I've produced texts that some claimed hard to understand. I have no trouble understanding them.

Can you spot what is wrong with that statement?

When you read your own text, you already know what you wanted to say with it. You don't actually have to understand it at all. Understanding is a process by which a person comes into the posession of the meaning of something – they "grasp" the meaning –, which before that understanding they didn't have. You already know what your text is supposed to say, and of course that is the meaning you are reminded of when you "read" your own text, giving you an illusion of understanding.

What you lack – maybe not when you interact with people, but in your writing – is called theory of mind. Theory of mind means that you understand that other people have a mind distinct from your own, and that their minds don't contain the knowledge that is contained in your mind. Children commonly begin to gain theory of mind at around four to five years of age and fully master it at around the beginning of puberty. Before that age, children often expect you to know what they mean, and they get angry when you fail to understand them. People with autism often do not acquire theory of mind completely.

What follows from theory of mind is the understanding that you have to communicate your thoughts, if you want others to know them. And communication – in the sense of a transference of meaning from one mind to another – requires:

  • words used with an agreed upon meaning (in science, this is called "definition")
  • language that follows common conventions (e.g. of grammar and style)
  • an argument that is structured in a comprehensible manner (in science arguments typically follow a logical structure)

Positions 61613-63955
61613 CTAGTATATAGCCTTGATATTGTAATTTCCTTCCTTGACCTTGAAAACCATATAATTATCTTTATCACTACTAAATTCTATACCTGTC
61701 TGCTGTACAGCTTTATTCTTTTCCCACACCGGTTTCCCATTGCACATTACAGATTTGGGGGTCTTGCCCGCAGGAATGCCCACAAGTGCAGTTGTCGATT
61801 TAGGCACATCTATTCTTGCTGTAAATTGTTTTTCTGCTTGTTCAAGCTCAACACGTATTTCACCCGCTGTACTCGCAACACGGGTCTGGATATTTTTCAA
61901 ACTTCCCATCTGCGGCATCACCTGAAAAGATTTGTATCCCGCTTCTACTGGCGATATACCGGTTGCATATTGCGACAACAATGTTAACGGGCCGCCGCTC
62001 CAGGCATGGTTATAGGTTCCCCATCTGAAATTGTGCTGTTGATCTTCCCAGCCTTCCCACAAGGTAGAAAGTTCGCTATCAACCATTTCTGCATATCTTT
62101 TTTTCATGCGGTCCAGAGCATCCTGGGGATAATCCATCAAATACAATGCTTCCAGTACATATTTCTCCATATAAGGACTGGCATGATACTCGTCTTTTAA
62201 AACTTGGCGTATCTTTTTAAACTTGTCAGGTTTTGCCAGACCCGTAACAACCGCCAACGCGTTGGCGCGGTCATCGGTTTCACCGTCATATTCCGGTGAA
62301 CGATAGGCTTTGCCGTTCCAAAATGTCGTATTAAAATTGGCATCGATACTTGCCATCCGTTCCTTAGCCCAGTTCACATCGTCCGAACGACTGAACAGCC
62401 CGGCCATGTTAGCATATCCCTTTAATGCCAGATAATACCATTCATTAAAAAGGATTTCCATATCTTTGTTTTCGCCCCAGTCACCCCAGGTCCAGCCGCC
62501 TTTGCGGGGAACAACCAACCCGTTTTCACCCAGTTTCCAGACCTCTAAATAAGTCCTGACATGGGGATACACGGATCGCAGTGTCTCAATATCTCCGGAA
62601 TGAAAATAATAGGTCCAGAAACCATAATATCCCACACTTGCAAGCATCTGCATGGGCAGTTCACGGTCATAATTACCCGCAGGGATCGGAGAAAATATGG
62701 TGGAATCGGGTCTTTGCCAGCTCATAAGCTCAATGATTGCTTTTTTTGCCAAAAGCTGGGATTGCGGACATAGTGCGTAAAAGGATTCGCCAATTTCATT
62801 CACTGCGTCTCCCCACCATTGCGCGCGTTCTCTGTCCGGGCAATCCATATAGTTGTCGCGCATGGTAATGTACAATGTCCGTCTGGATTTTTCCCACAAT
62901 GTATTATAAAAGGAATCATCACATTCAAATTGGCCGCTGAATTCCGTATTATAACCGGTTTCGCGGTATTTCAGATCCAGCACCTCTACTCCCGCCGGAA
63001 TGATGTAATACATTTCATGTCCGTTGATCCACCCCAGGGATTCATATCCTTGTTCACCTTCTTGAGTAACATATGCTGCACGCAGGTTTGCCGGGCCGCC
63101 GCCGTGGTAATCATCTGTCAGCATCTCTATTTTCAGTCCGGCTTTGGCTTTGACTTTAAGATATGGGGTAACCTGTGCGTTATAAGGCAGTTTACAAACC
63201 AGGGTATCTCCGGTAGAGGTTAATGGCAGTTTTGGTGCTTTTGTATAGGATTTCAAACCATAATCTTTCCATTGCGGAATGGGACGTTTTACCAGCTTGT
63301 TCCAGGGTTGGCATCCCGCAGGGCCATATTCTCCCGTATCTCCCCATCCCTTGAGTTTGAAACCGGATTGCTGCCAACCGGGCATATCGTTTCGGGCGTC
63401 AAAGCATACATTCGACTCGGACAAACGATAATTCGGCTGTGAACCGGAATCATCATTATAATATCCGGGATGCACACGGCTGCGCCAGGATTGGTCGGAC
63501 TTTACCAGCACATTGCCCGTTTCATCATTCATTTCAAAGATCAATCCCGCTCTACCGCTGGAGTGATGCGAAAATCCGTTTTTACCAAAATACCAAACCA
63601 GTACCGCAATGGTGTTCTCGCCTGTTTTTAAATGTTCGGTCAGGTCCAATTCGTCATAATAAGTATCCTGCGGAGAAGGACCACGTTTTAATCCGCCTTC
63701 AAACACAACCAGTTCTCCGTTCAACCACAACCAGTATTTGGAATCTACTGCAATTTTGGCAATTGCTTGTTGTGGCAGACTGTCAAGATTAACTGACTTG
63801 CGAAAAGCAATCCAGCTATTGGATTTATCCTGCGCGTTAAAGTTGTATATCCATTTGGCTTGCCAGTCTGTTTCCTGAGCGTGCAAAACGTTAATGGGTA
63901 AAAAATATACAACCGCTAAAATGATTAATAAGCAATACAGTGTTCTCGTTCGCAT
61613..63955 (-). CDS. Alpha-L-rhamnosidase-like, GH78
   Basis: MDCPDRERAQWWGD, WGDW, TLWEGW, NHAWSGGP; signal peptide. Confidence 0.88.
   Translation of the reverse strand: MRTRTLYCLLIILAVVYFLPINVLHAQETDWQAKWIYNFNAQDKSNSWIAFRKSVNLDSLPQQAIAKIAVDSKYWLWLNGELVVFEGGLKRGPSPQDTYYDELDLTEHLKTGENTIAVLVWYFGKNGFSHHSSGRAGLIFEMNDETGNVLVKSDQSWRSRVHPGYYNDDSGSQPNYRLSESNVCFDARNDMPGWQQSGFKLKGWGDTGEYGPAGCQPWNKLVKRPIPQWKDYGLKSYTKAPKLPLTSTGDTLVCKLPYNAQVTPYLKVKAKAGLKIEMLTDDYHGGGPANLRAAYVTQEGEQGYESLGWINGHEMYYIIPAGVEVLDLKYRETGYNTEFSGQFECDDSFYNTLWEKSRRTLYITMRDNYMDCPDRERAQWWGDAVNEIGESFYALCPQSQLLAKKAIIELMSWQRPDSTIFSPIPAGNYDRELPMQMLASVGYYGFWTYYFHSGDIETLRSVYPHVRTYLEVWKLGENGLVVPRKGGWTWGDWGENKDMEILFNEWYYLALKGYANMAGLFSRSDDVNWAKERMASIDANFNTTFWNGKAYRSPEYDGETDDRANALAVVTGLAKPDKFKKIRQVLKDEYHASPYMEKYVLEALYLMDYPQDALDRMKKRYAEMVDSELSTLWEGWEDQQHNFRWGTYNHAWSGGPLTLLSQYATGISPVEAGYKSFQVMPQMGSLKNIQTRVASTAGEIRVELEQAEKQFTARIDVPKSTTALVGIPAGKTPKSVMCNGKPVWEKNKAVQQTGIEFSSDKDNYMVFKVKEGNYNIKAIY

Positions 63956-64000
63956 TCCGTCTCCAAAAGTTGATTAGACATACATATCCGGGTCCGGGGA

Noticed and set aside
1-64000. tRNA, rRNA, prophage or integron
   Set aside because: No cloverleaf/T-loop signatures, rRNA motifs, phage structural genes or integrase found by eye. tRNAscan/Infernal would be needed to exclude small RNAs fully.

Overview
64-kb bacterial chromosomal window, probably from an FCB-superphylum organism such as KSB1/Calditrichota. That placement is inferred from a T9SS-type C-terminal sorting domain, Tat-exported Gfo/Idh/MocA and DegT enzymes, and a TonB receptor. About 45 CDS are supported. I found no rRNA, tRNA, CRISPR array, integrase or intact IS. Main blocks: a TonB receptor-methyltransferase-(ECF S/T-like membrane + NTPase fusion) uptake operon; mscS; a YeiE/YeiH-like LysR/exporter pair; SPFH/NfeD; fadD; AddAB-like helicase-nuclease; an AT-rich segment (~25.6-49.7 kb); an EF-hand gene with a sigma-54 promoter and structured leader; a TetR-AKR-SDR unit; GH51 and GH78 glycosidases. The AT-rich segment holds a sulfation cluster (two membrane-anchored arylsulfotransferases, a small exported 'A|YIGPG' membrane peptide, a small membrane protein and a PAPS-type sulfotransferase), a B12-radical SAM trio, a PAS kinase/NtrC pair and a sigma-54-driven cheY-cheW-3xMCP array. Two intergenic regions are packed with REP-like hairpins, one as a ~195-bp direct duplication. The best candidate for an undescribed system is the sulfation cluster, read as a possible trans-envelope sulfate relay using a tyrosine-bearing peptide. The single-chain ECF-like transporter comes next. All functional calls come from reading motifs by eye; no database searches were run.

I recommend to you that you read Writing the Empirical Journal Article by Daryl Bem, available online at https://psychology.yale.edu/sites/default/files/bemempirical.pdf

It is directed as psychologists, buts its principles apply to all scholarly fields. Here is a quote:

For Whom Should You Write?

Scientific journals are published for specialized audiences who share a common background of substantive knowledge and methodological expertise. If you wish to write well, you should ignore this fact. Psychology encompasses a broader range of topics and methodologies than do most other disciplines, and its findings are frequently of interest to a wider public. The social psychologist should be able to read a Psychometrika article on logistic analysis; the personality theorist, a biopsychology article on hypothalamic function; and the congressional aide with a BA in history, a Journal of Personality and Social Psychology article on causal attribution.

Accordingly, good writing is good teaching. Direct your writing to the student in Psychology 101, your colleague in the Art History Department, and your grandmother. No matter how technical or abstruse your article is in its particulars, intelligent nonpsychologists with no expertise in statistics or experimental design should be able to comprehend the broad outlines of what you did and why. They should understand in general terms what was learned. And above all, they should appreciate why someone – anyone – should give a damn. The introduction and discussion sections in particular should be accessible to this wider audience.

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  • Yes but I also read other people's texts and find that, well these are hard to understand. The question is not so naive. Further I've read texts from people with 30 years or something experience while knowing the professional language and still finding that "these could have been structured so, so much better". Such texts also utilized undefined language, which I consider much more naive problem than being too creative with sentences or something. Again suggesting that I'm not sure what is meant by "good structure".
    – mavavilj
    Dec 20, 2021 at 17:25